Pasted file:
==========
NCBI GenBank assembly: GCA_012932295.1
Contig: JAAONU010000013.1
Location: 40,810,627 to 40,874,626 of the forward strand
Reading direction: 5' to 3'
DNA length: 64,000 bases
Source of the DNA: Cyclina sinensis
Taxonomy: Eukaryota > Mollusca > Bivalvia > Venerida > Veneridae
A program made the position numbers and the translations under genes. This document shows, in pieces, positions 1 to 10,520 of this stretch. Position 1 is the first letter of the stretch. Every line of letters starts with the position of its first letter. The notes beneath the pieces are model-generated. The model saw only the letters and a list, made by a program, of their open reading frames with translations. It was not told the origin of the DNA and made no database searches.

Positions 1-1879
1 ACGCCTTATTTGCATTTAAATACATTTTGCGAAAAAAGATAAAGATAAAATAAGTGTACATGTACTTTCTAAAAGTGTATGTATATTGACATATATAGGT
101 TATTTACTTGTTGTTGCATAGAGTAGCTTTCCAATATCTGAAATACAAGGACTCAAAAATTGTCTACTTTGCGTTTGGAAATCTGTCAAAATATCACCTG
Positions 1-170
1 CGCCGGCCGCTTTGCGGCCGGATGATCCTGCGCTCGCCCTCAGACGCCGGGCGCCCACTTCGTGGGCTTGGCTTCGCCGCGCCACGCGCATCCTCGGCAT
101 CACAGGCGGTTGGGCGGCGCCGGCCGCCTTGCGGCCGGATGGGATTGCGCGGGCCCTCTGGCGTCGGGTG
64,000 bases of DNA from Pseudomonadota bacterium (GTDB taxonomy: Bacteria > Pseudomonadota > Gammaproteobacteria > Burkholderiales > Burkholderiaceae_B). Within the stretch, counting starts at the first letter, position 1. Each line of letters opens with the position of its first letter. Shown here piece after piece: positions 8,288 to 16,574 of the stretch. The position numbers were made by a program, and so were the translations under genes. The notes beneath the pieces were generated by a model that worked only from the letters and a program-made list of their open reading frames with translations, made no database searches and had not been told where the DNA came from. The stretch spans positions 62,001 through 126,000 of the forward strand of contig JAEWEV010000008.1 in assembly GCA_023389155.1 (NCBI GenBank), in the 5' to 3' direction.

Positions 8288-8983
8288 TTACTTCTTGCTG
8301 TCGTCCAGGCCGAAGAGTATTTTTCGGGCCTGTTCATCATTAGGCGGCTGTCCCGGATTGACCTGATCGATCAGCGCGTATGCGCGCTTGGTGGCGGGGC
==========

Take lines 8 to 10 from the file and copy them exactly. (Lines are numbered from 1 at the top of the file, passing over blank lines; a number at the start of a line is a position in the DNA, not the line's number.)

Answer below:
A program made the position numbers and the translations under genes. This document shows, in pieces, positions 1 to 10,520 of this stretch. Position 1 is the first letter of the stretch. Every line of letters starts with the position of its first letter. The notes beneath the pieces are model-generated. The model saw only the letters and a list, made by a program, of their open reading frames with translations. It was not told the origin of the DNA and made no database searches.

Positions 1-1879
1 ACGCCTTATTTGCATTTAAATACATTTTGCGAAAAAAGATAAAGATAAAATAAGTGTACATGTACTTTCTAAAAGTGTATGTATATTGACATATATAGGT